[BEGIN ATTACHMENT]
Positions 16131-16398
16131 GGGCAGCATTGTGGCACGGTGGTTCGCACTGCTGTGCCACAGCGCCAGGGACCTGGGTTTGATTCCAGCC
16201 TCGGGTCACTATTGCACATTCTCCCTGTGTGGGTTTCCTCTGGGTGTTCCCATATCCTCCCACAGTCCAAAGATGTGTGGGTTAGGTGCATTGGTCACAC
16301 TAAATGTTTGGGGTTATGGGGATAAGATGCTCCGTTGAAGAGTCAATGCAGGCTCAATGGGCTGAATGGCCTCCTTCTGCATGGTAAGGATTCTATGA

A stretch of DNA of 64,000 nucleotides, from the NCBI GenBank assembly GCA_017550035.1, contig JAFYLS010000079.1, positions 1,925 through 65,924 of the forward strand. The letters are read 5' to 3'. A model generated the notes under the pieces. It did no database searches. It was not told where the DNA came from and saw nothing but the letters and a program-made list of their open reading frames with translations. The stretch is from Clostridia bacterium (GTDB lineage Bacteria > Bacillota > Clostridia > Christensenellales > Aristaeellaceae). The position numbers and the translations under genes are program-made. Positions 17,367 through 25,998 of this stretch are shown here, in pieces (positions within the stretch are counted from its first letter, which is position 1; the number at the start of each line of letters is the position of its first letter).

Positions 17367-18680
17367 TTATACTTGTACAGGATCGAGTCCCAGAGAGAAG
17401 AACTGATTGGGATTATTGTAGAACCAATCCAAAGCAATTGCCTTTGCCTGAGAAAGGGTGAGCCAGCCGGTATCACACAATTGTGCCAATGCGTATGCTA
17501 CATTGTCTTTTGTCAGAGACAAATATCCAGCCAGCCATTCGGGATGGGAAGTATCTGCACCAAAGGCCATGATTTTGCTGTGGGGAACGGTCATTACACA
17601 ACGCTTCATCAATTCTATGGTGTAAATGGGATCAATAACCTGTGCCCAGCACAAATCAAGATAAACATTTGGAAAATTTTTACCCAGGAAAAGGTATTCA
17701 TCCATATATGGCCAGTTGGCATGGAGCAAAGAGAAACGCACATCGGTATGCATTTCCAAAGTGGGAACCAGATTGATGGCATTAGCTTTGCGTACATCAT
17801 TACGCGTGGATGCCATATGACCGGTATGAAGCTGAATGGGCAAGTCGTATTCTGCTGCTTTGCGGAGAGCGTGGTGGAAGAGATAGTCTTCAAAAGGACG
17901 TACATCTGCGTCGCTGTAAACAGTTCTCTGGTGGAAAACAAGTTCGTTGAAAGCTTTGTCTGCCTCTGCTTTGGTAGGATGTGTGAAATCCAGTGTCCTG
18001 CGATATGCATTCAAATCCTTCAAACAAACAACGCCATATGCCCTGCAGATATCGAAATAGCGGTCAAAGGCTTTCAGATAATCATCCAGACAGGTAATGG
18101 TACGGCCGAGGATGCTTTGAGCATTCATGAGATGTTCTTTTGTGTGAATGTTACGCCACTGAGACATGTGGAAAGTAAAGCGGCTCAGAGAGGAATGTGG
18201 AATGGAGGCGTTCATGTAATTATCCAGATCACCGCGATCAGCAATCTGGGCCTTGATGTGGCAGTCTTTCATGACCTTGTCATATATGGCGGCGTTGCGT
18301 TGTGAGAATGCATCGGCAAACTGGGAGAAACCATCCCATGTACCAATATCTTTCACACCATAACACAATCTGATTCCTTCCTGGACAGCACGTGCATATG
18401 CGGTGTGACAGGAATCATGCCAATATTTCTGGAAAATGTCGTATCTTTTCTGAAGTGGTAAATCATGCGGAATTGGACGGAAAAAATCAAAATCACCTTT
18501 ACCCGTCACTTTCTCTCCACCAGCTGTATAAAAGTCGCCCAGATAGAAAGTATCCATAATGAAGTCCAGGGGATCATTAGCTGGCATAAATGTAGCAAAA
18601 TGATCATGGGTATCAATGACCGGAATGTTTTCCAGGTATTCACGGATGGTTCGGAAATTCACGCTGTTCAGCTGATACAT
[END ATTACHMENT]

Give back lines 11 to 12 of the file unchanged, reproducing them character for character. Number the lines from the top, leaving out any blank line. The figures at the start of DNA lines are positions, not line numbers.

17701 TCCATATATGGCCAGTTGGCATGGAGCAAAGAGAAACGCACATCGGTATGCATTTCCAAAGTGGGAACCAGATTGATGGCATTAGCTTTGCGTACATCAT
17801 TACGCGTGGATGCCATATGACCGGTATGAAGCTGAATGGGCAAGTCGTATTCTGCTGCTTTGCGGAGAGCGTGGTGGAAGAGATAGTCTTCAAAAGGACG